NPR and Dynamic Range question


Zacharias Liangas
 

Hello again

In my previous post in ‘Cross SDR operation and FDM”  I have seen a reply from Clint Chron  referring to NPR a term I meet for  first time. Based in the context  I understand that is somehow related to Dynamic Range of older analogue receivers.What is the difference and similarity between these two terms?

Here is his email:

The Elad Duo and S2 radios have significantly better overload performance than the RSP1A.  I have all three radios.  The Elad NPR performance is in the low 70s and the RSP1A is in the high 40s.  Most older analog HF transceivers have NPR figures in the mid to high 50s.  The very best high end SDR transceivers (Flex, Icom, Yaesu, and Anon) have NPR figures in the low 80s.  BTW – the same holds true for 3rd Order IMD performance of the mentioned radios.


By the way I tested a loaned  Airspy Discovery from a friend that overloads with my 2x16 m antenna with all RF settings off  (ATT , AGC ,preamp ) Two reviewers advised that didn't happen to them , Ther are here many signals between -50 and -35 dbm on local  nights /UTC+3. 
I don't know what can mean to you but for me it seems it is either 'damaged' or the its old called dynamic range is limited. 


Alan
 

Zacharias

I have seen a reply from Clint Chron referring to NPR a term I meet
for  first time.

Same here, I've never heard of it.

By the way I tested a loaned  Airspy Discovery from a friend that overloads with my 2x16 m antenna with all RF settings off  (ATT , AGC ,preamp )
Any radio can overload if given a big enough signal.
Are you saying you turned off the AGC and used it without any attenuation?
The Airspy is good for a relatively cheap SDR but it has it's limits.

73 Alan G4ZFQ


Andreas Rehberg
 

 
some details can be found here:
 
 
Andy, DF4WC
 
Gesendet: Mittwoch, 29. April 2020 um 08:54 Uhr
Von: "Alan via groups.io" <alanzfq@...>
An: EladSDR@groups.io
Betreff: Re: [EladSDR] NPR and Dynamic Range question

Zacharias

>I have seen a reply from Clint Chron referring to NPR a term I meet
for  first time.

Same here, I've never heard of it.
>
> By the way I tested a loaned  Airspy Discovery from a friend that
> overloads with my 2x16 m antenna with all RF settings off  (ATT , AGC
> ,preamp )
>
Any radio can overload if given a big enough signal.
Are you saying you turned off the AGC and used it without any attenuation?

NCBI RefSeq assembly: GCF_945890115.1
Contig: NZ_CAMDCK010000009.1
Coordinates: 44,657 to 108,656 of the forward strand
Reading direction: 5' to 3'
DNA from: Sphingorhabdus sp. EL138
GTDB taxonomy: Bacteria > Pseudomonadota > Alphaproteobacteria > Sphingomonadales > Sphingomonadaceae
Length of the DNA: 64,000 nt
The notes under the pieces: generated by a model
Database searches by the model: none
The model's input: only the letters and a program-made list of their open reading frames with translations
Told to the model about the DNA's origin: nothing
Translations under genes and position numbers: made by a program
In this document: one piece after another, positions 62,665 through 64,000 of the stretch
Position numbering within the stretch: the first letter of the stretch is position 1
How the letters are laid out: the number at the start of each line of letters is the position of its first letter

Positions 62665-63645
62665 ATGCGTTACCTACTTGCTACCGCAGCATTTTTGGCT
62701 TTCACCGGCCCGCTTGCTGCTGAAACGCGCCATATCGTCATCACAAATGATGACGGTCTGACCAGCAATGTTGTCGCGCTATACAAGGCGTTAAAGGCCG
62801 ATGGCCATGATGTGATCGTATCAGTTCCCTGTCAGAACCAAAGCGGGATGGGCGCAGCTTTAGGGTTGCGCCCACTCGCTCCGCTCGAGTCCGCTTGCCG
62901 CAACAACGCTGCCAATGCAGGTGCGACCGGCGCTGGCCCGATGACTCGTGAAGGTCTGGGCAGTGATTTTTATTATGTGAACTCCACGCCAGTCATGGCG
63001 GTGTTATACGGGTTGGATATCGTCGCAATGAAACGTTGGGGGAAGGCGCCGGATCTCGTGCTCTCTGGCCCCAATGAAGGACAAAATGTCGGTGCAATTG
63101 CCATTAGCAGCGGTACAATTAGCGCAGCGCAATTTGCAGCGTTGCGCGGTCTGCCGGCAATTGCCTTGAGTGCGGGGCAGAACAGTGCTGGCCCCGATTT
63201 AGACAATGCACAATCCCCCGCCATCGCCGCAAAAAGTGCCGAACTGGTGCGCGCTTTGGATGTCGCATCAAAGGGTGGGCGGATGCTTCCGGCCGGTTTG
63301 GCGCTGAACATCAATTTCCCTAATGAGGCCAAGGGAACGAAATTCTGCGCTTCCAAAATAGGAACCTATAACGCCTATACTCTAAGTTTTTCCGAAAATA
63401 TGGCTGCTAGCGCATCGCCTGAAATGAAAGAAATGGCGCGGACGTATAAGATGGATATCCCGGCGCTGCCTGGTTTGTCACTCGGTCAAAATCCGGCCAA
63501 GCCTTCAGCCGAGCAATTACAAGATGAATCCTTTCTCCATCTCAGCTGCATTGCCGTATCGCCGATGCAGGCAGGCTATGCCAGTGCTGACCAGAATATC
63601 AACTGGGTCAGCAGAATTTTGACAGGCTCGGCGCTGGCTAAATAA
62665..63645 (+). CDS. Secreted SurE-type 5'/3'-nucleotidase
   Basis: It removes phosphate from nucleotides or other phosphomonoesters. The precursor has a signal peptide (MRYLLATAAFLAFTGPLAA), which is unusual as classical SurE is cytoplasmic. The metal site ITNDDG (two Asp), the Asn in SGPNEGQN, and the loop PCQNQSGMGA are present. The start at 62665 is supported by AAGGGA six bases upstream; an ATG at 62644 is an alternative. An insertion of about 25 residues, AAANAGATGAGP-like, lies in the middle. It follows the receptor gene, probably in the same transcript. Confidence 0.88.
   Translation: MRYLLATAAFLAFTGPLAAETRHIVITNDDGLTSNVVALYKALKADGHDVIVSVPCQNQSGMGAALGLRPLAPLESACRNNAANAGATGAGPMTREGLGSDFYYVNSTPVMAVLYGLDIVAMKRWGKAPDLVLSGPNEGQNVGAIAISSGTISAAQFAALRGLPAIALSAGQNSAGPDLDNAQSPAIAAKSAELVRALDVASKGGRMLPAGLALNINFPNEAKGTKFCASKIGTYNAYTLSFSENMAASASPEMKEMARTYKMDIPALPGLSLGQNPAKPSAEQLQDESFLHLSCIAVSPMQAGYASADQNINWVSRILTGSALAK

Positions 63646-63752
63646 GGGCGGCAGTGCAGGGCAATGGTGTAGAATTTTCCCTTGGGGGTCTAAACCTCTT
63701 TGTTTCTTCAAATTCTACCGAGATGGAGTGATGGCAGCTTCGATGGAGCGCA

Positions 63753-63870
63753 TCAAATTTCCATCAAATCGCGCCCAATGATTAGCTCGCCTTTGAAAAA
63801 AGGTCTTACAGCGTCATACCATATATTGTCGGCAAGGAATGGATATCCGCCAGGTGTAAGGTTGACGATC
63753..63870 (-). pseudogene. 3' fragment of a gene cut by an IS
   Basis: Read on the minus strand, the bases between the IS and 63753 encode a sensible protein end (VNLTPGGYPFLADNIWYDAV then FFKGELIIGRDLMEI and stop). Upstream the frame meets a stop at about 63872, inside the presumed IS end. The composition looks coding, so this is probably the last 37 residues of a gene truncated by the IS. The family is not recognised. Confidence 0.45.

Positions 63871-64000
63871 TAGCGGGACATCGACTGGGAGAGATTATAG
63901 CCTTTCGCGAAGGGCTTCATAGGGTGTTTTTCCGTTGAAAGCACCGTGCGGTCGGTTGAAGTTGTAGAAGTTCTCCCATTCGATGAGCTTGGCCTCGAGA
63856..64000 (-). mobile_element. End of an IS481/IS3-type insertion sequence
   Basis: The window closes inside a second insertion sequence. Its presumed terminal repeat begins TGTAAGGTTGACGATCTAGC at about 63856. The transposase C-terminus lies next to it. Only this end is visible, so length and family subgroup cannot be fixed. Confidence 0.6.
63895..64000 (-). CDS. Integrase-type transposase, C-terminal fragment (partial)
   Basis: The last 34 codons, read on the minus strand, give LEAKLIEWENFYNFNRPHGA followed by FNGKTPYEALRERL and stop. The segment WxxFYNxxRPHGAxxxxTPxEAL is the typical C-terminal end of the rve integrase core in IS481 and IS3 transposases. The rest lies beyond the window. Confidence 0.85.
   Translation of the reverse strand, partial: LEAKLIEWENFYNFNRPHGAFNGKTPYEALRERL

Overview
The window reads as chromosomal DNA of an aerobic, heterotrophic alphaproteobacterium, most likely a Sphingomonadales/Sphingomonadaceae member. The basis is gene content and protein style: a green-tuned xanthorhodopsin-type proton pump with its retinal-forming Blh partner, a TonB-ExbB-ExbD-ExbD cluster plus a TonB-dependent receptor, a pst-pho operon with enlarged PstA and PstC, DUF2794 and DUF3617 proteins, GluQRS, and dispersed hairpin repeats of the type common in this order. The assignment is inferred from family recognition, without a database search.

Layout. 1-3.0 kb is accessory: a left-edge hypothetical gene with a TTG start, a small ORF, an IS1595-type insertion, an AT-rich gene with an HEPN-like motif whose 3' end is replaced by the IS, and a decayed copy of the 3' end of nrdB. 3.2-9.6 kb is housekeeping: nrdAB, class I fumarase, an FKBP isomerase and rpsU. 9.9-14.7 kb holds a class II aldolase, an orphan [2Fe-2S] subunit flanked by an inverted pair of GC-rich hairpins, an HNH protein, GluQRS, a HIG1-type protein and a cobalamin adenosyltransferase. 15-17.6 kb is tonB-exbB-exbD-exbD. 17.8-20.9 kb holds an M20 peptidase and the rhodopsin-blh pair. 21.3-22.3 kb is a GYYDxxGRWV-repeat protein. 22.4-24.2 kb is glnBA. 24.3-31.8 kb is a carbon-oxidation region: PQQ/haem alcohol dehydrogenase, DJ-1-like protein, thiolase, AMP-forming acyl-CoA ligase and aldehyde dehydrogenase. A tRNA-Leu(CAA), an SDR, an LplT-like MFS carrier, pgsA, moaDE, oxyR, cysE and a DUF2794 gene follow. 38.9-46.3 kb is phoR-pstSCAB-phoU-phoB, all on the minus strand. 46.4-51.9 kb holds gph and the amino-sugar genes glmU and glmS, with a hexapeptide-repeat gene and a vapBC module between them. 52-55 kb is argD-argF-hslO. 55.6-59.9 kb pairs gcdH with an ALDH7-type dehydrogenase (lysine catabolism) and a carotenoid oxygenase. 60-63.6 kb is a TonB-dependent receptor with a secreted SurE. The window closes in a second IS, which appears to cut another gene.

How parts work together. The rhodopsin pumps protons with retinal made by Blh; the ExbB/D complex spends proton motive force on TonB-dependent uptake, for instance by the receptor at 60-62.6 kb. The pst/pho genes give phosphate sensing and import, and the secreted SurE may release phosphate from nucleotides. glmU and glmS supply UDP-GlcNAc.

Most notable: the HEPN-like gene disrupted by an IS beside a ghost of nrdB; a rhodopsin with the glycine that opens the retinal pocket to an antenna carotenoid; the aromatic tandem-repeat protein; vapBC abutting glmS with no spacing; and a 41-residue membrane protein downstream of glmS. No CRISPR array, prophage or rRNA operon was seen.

The Airspy is good for a relatively cheap SDR but it has it's limits.

73 Alan G4ZFQ


 


Alan
 

some details can be found here:
https://www.ab4oj.com/test/main.html#NPR
Andy,

Thanks, all I could find was "National Public Radio"!

Alan


Zacharias Liangas
 

>Are you saying you turned off the AGC and used it without any attenuation?
Just think that my ICOM R75 never overloads . this is a term of high dynamic range or NPR  .
If supposedly Airspy has a dynamic range of 110db BDR  as stated in its web  page , 10 db more than mine's ICOM R75 , simple logic advises Youself's numbers are wrong . Unless my philosophy is old fashioned
I don't know what happens to the ELADS2/FDM  in such cases.
As in example the 50 m band on mid nights (18z) is flooded with 6 powerhouses of -45 dbm signals on SDRconsole  or -15dbFS as stated in Sharp hat cause the overloading . I  live in Thessaloniki

>The Airspy is good for a relatively cheap SDR but it has it's limits.
In practice Airspy performs  as my stadalone radios , much better  than the RSP1a in the lower bands


Clint Chron
 

Here is a drill down on Adam’s Web page for the article that discusses NPR:

 

https://www.ab4oj.com/test/docs/npr_test.pdf

 

73

Clint

W7KEC

 

From: EladSDR@groups.io [mailto:EladSDR@groups.io] On Behalf Of Zacharias Liangas via groups.io
Sent: Wednesday, April 29, 2020 2:46 AM
To: EladSDR@groups.io
Subject: Re: [EladSDR] NPR and Dynamic Range question

 

Noise power ratio


Tudor Vedeanu
 

Zacharias,

On the Airspy you must leave AGC on if you want the best dynamic range and avoid overloadIng. If you turn off the AGC, then you must adjust the attenuation manually in order to avoid overloading and intermodulation.

Tudor